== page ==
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Frank [Rich]: Hi, Adam, and yes, you did! I would point out that among the other heroes are more women (Sheila Bair, Brooksley Born, Maria Cantwell) and at least one man, the Princeton economist Alan Krueger, who also seems to be a serious Suskind source and who has now returned to the White House to succeed Austan Goolsbee and Romer as head of the Council of Economic Advisers. Not that that will do any good…
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AM: … Summers is portrayed as an egotistical nut job, single-mindedly determined to get Bernanke’s job; when he doesn’t get it, he goes bananas. He is supposed to be a conduit for the collective advice of the team, but undermines his colleagues, only passing along advice and information that supports his positions. I was kind of stunned how many officials were willing to go on the record against him.
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Peter Orszag relays this eviscerating quote that Summers said to him about Obama during the worst of the economic distress. According to Orszag, Summers says, “You know, Peter we’re really home alone. There’s no adult in charge. Clinton would never have made these mistakes.” Later, Orszag says to Suskind, “Larry just didn’t think the president knew what he was deciding. Was this [obstruction of the president’s wishes] outright and willful?” In other words, asks Orszag, was Summers saying, “I know more than the president flat-out? That strikes me as … likely.” In an amazing memo, Pete Rouse, who would replace Emanuel temporarily as chief of staff, recommends firing Summers for “Larry’s imperious and heavy-handed direction of the economic policy process.” Romer says Summers made her feel “like a piece of meat.”
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In the end, nobody’s talking to Summers — not even his crony Geithner… At least according to Suskind, the only person who could stand Summers was Obama, which — in Suskind’s telling — was a misjudgment that had a rather profound effect on the first chunk of Obama’s presidency…



Ginning Up Their Base (-est)

Brad Friedman and Mother Jones have a meaty series of linked articles taking us “Inside the Koch Brothers’ Secret Seminar“:

“We have Saddam Hussein,” declared billionaire industrialist Charles Koch, apparently referring to President Barack Obama as he welcomed hundreds of wealthy guests to the latest of the secret fundraising and strategy seminars he and his brother host twice a year. The 2012 elections, he warned, will be “the mother of all wars.”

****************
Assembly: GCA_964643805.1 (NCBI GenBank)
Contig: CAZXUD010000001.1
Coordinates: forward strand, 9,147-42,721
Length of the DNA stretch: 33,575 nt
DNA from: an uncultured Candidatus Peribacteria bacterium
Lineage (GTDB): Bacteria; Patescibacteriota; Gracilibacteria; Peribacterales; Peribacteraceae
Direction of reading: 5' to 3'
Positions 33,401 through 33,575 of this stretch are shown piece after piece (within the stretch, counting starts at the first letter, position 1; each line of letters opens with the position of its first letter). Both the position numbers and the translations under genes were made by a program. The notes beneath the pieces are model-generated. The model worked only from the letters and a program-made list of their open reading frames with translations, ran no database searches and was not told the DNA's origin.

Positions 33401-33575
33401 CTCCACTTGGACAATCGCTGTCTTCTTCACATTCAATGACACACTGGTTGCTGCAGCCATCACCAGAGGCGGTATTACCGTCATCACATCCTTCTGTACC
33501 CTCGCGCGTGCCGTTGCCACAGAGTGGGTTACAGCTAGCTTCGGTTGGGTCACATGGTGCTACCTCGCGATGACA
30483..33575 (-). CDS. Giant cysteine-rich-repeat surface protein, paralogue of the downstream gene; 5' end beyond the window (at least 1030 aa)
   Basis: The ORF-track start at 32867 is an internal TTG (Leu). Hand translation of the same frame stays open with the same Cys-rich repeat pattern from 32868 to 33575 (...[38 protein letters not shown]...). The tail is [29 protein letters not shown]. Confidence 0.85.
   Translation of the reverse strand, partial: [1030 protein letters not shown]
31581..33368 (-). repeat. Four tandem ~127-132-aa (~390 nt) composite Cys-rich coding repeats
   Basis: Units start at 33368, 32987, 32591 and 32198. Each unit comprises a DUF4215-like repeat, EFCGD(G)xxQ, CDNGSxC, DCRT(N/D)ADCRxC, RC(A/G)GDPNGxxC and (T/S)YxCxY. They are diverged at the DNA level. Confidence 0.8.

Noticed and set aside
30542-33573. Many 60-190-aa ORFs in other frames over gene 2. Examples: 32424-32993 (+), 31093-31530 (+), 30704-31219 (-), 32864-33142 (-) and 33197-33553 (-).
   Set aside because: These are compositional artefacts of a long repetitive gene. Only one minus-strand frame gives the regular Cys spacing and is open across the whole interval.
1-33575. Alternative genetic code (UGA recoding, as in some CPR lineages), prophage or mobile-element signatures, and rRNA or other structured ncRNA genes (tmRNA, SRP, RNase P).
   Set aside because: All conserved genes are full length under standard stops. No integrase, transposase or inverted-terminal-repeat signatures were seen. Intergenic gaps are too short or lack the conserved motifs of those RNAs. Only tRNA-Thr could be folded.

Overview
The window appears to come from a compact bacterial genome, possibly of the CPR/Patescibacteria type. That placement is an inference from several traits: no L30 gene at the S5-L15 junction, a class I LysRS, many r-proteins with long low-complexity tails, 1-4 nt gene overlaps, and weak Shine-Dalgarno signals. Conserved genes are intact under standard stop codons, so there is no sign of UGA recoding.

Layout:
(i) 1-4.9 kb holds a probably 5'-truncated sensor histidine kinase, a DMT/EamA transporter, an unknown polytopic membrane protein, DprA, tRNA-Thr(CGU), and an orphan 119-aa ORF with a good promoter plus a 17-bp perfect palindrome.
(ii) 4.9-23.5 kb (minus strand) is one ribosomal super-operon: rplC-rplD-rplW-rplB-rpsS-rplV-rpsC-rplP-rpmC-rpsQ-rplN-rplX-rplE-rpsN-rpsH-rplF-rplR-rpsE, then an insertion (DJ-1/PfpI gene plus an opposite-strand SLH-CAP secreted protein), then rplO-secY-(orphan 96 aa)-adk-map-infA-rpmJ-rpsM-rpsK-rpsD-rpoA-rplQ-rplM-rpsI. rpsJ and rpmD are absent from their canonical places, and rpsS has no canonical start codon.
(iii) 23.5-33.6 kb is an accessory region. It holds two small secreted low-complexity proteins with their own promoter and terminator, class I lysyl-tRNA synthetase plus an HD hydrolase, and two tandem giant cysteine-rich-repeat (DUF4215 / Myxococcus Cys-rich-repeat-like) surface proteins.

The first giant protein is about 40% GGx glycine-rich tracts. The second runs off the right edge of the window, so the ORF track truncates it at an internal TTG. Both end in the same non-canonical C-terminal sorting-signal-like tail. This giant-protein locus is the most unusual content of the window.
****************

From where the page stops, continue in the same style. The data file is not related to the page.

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Charles Koch would probably not publicly compare the president of the United States to a murderous dictator. (As a general rule, he and his brother don’t do much politicking or speechifying in public at all.) But Mother Jones has obtained exclusive audio recordings from the Koch seminar, a private event that took place in June at a resort near Vail, Colorado…
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Charles and David Koch are co-owners of Koch Industries, an energy and chemical conglomerate inherited from their father that is currently America’s second-largest privately held company. To date, the brothers have spent more than $100 million supporting hard-right political campaigns and institutions. They are key funders of the movement to discredit climate science and sow doubt on the scientific consensus that human activities contribute to global warming.
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The Kochs also bankrolled the fledgling tea party by making massive investments in right-wing political advocacy groups such as Americans for Prosperity as detailed by Jane Mayer in The New Yorker last year. More generally, the brothers have dedicated a portion of their vast wealth—and that of their benefactors—to influencing elections across the nation and swaying public opinion on everything from health care and fracking to labor policy and government spending…
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During his welcoming remarks, Charles Koch warned his guests that the 2012 elections are nothing short of a battle “for the life or death of this country.” He then acknowledged the individuals and families who had given more than $1 million to the brothers’ efforts—though he misspoke, saying “more than a billion,” earning a huge laugh from the crowd. “Well, I was thinking of Obama and his billion-dollar campaign,” Koch said, to more laughter and cheers. “So I thought, ‘We gotta do better than that.'” (Forbes pegs the brothers’ personal net worth at around $22 billion apiece.)…
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“We’ve had a lot of tough battles,” he continued. “We’ve lost a lot over the years, and we’ve won some recently.…And I pledge to all of you who’ve stepped forward and are partnering with us that we are absolutely going to do our utmost to invest this money wisely and get the best possible payoff for you in the future of our country.”